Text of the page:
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Iryna Ethell

Professor of Biomedical Sciences
Iryna Ethell
Promising Brain Developments
Autism spectrum disorder (ASD) affects an estimated one in 100 children with a range of communication, social and behavioral impairments. People with Fragile X syndrome, the most common inherited form of mental retardation, are at high risk for ASD. Professor Ethell’s research on the development of brain cells is contributing new information on how the brain works in health and disease, and has led to an effective treatment for Fragile X syndrome.

Areas of Expertise

Select Honors and Distinctions

  • FRAXA Foundation Awards (2007, 2008, 2009)
  • FRAXA Breakthrough Award (2008)
  • UC Regents Faculty Development Award (2002)


Q: What is Fragile X syndrome and how is it treated?
Fragile X syndrome is the most common inherited cause of mental impairment and autism. Fragile X affects approximately one in 3600 males and one in 6000 females. Children, mostly boys, with Fragile X Syndrome show neurodevelopmental and neuropsychiatric disabilities, which include visual-spatial memory and attention deficits, developmental delay and hyperactivity. Some patients with Fragile X also develop childhood seizures and show abnormal electroencephalographic (EEG) activity. Fragile X is caused by gene abnormalities (FMR1 gene) leading to its silencing, with an absence of the corresponding protein (FMR protein). Effective therapies for Fragile X syndrome are few and far between, so highly effective therapeutic strategies that might work in these patients are well received. Human subjects with other autistic spectrum disorders may also benefit from therapeutic strategies found for Fragile X.

Q: Your discovery that the readily available drug minocycline can be used to treat Fragile X syndrome has been described as the most important scientific breakthrough in the Fragile X field in years. Is the drug in clinical trials for this application?
Our findings prompted several clinical trials testing the effects of minocycline in humans. In clinical studies conducted in Toronto, Canada in early 2009, significant functional benefits of minocycline treatment in human subjects with Fragile X (ages 13-32) were found on a range of behaviors. Language-related behaviors, such as expressive language skills and social communications, were also improved following minocycline treatment in a clinical study that was conducted at UC Davis. Another controlled clinical trial is ongoing at UC Davis to test minocycline against placebo treatments. It’s really exciting to see clinical applications like this of our research!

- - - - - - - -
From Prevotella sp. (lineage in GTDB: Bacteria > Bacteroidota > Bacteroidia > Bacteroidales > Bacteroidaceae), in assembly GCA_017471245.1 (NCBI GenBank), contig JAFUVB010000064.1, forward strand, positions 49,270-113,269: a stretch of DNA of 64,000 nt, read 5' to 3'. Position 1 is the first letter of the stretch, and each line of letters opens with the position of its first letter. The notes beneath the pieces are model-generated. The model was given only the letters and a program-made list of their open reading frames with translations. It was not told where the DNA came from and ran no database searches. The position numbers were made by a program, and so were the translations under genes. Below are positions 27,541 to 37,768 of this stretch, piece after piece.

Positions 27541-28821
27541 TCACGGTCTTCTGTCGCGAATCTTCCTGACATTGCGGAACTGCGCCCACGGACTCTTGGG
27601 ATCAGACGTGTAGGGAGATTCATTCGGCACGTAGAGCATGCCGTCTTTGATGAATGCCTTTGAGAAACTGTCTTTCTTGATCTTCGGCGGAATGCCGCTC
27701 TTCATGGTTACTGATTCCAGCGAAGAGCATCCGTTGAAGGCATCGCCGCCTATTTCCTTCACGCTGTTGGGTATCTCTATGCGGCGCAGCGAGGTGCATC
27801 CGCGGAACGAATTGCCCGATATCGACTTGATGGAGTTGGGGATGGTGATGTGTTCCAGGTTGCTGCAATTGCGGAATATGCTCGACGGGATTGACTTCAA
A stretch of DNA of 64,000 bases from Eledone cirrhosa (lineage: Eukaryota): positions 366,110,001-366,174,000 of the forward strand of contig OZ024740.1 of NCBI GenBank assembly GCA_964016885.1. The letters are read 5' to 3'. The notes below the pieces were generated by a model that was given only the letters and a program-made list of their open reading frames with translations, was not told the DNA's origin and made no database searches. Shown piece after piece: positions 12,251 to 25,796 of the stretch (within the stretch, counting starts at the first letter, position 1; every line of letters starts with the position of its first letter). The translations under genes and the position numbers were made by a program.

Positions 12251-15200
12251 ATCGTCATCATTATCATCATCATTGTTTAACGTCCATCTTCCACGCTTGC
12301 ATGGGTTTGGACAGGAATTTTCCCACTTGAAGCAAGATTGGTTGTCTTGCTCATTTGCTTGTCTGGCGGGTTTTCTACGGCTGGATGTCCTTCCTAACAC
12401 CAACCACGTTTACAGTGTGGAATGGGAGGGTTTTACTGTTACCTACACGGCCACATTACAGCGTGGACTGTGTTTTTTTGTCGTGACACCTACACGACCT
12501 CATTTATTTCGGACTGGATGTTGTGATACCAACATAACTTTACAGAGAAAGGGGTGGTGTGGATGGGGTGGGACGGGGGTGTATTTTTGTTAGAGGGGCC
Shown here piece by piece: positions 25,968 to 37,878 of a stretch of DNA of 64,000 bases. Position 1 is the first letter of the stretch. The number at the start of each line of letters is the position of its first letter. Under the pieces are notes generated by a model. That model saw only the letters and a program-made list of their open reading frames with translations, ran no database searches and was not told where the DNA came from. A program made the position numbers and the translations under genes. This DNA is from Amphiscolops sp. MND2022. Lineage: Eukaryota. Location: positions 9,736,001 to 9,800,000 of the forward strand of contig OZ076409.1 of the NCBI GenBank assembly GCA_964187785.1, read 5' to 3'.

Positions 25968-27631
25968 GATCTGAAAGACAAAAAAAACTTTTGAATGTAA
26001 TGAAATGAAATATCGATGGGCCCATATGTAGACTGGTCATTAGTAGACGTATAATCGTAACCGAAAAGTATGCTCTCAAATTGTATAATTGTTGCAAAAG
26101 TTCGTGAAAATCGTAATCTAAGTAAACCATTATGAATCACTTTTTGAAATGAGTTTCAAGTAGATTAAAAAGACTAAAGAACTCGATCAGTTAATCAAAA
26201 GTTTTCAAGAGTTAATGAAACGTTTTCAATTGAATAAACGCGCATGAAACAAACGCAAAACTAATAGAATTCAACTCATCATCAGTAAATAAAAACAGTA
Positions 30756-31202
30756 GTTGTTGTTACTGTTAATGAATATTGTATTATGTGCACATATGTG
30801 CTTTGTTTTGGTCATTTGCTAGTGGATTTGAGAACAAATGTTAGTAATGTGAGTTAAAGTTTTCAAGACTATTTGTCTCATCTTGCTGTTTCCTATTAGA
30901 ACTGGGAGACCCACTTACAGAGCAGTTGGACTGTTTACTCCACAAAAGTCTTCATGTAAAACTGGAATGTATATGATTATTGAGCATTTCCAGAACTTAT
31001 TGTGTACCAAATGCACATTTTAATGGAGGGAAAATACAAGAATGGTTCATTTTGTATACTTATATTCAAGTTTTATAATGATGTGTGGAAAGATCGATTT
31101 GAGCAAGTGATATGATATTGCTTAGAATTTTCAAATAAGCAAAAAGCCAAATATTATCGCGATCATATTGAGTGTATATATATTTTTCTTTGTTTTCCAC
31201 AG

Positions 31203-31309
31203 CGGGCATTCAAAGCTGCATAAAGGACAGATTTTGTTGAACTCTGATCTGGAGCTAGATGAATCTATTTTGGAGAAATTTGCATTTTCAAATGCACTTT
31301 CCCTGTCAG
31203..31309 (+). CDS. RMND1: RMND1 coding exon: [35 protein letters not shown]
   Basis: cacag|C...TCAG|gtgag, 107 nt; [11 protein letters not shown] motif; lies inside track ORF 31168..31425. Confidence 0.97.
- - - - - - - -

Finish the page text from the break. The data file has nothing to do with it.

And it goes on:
Q: Who are the most influential public voices in your field and what are they saying?
“There is currently no cure for Fragile X, although appropriate education and medications can help maximize the potential of each child. However, most boys and many girls remain significantly affected throughout their lives. The cost to society for treatment, special education and lost income is staggering. The need for research aimed at treatment is urgent.”
—Dr. Michael Tranfaglia, Chief Scientific Officer of FRAXA Foundation.

“Fragile X is poised to become a triumph for translational research and the design of rational therapeutics for brain disease."
—FRAXA Scientific Advisor Dr. Justin Fallon

“The National Fragile X Foundation is honored to be able to support a research project that has the potential to bring significant improvement in a relatively short period of time to individuals with Fragile X syndrome. We know that families are also excited about this possibility. A goal of the National Fragile X Foundation is to move research forward that translates scientific breakthroughs into near-term treatments — and this study has the potential to do just that.”
—Executive Director Robert Miller, National Fragile X Foundation

Q: What movies, documentaries or TV programs have you recently found interesting and/or inspiring?
I am always inspired by the art of ballet, its beauty and grace. I also admire the level of commitment, dedication and perseverance of ballet dancers.

Q: How do your students inspire you?
I like the university setting because students always ask unique and eccentric questions that inspire unconventional ways of thinking, outside the box.
Iryna Ethell “Clinical studies follow the basic science, because once there is a solid understanding of how problems arise, it is much easier to come up with solutions.”

—Iryna Ethell
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